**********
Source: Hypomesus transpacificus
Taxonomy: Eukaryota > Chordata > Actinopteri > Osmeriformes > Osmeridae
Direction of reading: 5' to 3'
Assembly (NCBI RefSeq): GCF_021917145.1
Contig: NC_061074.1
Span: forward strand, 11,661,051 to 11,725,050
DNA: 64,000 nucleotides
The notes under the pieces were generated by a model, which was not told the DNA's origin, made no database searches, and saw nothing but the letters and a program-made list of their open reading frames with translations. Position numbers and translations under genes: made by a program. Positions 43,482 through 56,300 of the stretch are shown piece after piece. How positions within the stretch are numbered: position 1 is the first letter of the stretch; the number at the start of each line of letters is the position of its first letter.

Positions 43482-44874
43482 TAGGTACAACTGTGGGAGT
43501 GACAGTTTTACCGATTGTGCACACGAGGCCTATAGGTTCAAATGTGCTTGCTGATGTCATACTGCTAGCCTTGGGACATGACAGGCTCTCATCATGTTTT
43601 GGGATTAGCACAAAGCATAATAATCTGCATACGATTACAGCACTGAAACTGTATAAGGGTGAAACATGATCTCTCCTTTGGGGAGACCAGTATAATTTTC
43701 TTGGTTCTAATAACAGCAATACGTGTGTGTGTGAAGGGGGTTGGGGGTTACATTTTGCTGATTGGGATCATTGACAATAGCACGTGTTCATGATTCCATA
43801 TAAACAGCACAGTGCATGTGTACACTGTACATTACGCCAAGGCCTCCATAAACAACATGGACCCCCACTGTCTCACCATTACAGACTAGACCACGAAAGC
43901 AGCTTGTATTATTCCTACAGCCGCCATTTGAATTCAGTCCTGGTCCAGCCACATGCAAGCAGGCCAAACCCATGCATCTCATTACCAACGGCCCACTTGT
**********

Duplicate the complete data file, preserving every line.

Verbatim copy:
Source: Hypomesus transpacificus
Taxonomy: Eukaryota > Chordata > Actinopteri > Osmeriformes > Osmeridae
Direction of reading: 5' to 3'
Assembly (NCBI RefSeq): GCF_021917145.1
Contig: NC_061074.1
Span: forward strand, 11,661,051 to 11,725,050
DNA: 64,000 nucleotides
The notes under the pieces were generated by a model, which was not told the DNA's origin, made no database searches, and saw nothing but the letters and a program-made list of their open reading frames with translations. Position numbers and translations under genes: made by a program. Positions 43,482 through 56,300 of the stretch are shown piece after piece. How positions within the stretch are numbered: position 1 is the first letter of the stretch; the number at the start of each line of letters is the position of its first letter.

Positions 43482-44874
43482 TAGGTACAACTGTGGGAGT
43501 GACAGTTTTACCGATTGTGCACACGAGGCCTATAGGTTCAAATGTGCTTGCTGATGTCATACTGCTAGCCTTGGGACATGACAGGCTCTCATCATGTTTT
43601 GGGATTAGCACAAAGCATAATAATCTGCATACGATTACAGCACTGAAACTGTATAAGGGTGAAACATGATCTCTCCTTTGGGGAGACCAGTATAATTTTC
43701 TTGGTTCTAATAACAGCAATACGTGTGTGTGTGAAGGGGGTTGGGGGTTACATTTTGCTGATTGGGATCATTGACAATAGCACGTGTTCATGATTCCATA
43801 TAAACAGCACAGTGCATGTGTACACTGTACATTACGCCAAGGCCTCCATAAACAACATGGACCCCCACTGTCTCACCATTACAGACTAGACCACGAAAGC
43901 AGCTTGTATTATTCCTACAGCCGCCATTTGAATTCAGTCCTGGTCCAGCCACATGCAAGCAGGCCAAACCCATGCATCTCATTACCAACGGCCCACTTGT